How long do you plan to continue?

Well, for USA Basketball, I’m going to continue through Rio (2016 Olympics), and then for sure, whether I’m still coaching at Duke or not, that will be the end. I’ve been very fortunate to have done this now for nine years, to be the national coach, and it’s a tremendous honor.

Looking ahead to this summer, what are your thoughts about the team?

Well, first of all we had to figure out who’s going to come (to the initial National Team training in Las Vegas). That’s always the first thing we have to consider. We have a pool of almost 30 players that we invited from. We’ve even added a few more players to our National Team roster. Guys are not able to attend at times for a variety of reasons. One, injury. Two, they’re involved in contract negotiations. And three, just personal reasons. Family issues, a death in the family, a birth. So we’re anxious to see who will be at the camp, and we’ll have a selection process to go through. And we’re also putting together a system that we’ll build on once we get the final 12 going into Spain.

Are you looking forward to seeing some of the younger players who are new to the World Cup?

First of all, I applaud all the players who come – the veterans who have done it more than once, and the young guys – or the new guys, not all of them are young – that put forth an effort. It’s a sacrifice and it’s a huge commitment. We like to see returnees, because that’s continuity for us.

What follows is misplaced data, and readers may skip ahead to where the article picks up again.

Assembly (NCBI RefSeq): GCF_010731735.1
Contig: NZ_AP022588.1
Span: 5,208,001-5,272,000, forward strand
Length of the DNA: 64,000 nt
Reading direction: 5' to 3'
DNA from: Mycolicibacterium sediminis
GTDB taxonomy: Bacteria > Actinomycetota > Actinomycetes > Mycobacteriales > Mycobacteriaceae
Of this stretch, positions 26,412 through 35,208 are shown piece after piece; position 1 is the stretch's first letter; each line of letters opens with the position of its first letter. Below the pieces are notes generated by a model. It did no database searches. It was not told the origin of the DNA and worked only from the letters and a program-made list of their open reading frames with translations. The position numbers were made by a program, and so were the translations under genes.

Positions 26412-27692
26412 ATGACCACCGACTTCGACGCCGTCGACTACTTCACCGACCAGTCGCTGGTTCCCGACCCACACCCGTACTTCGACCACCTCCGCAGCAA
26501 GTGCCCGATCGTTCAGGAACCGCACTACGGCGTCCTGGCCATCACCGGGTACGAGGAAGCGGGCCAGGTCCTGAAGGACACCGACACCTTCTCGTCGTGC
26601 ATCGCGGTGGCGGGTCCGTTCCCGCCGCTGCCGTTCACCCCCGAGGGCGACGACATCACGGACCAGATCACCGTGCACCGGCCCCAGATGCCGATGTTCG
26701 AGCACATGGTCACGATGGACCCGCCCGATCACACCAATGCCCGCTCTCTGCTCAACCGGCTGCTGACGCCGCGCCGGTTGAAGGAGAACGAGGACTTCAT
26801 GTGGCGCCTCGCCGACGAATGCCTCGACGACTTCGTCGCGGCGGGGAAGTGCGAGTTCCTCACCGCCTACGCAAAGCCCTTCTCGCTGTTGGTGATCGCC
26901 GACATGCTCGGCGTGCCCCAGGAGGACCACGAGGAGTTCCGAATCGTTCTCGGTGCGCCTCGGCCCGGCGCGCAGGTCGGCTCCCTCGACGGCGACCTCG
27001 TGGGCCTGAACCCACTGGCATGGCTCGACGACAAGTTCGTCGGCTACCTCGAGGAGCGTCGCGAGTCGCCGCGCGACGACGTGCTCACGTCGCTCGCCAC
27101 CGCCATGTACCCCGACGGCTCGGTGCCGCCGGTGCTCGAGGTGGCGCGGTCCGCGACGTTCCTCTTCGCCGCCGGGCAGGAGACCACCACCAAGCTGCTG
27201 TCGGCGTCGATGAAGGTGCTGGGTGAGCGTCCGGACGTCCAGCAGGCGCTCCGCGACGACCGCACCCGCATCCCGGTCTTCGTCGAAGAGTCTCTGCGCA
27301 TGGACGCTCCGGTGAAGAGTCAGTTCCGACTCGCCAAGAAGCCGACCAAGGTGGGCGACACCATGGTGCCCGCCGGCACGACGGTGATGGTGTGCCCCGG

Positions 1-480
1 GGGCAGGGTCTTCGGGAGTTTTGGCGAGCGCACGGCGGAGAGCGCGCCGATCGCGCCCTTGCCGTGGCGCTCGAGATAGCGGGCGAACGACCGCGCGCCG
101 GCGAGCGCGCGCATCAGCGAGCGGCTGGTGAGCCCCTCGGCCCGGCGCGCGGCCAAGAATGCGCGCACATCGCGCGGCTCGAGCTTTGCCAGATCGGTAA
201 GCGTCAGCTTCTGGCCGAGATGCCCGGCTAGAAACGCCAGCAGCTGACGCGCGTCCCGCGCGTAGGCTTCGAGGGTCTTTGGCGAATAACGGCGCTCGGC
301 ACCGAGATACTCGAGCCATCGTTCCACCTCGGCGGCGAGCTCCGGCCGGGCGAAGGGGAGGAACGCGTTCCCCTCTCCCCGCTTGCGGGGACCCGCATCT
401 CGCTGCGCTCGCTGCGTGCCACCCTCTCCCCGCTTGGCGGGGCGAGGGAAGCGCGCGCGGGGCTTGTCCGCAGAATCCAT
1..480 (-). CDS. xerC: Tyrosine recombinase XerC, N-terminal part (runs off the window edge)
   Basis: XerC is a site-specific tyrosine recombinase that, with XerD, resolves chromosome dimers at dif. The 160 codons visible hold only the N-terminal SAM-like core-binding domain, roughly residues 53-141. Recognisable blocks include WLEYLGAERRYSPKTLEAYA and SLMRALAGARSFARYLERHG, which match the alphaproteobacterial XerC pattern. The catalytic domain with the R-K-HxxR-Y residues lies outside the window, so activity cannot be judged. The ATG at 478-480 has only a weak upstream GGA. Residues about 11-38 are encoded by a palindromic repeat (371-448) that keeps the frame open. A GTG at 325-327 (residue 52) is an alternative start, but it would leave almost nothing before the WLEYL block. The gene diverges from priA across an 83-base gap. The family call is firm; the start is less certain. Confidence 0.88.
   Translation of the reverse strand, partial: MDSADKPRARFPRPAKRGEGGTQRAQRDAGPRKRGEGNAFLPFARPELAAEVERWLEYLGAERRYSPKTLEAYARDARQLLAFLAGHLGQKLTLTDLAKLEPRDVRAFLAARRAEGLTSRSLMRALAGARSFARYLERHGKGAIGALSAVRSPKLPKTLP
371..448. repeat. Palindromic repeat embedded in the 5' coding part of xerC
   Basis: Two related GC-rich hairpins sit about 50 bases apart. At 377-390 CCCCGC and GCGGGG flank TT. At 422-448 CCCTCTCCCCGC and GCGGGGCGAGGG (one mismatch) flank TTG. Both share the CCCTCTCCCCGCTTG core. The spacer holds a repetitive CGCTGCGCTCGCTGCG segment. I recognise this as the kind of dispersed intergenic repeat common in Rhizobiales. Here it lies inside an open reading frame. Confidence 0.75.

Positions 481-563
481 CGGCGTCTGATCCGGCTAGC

You love to see Kevin Durant back. And Kevin Love. We’re looking forward to the return of Derrick Rose. James Harden has been on the team before. But then there are guys who have not been on the team before and we’re looking forward to seeing how they’ll do. Blake Griffin would have been on the last Olympic team but he got hurt, so I’m anxious to see him. LaMarcus Aldridge is not a younger guy but he’s an All-Star. He has not been able to participate before, so we’re going to get a chance to coach him. Paul George is a very gifted player. Stephen Curry, who played in the World Championship in Istanbul is coming back. Then there’s Anthony Davis, Damien Lillard and Kyrie Irving. Certainly Klay Thompson. So there’s a mix, and that’s what you would like to see. So the older guys can help the newer guys adjust, because it is an adjustment.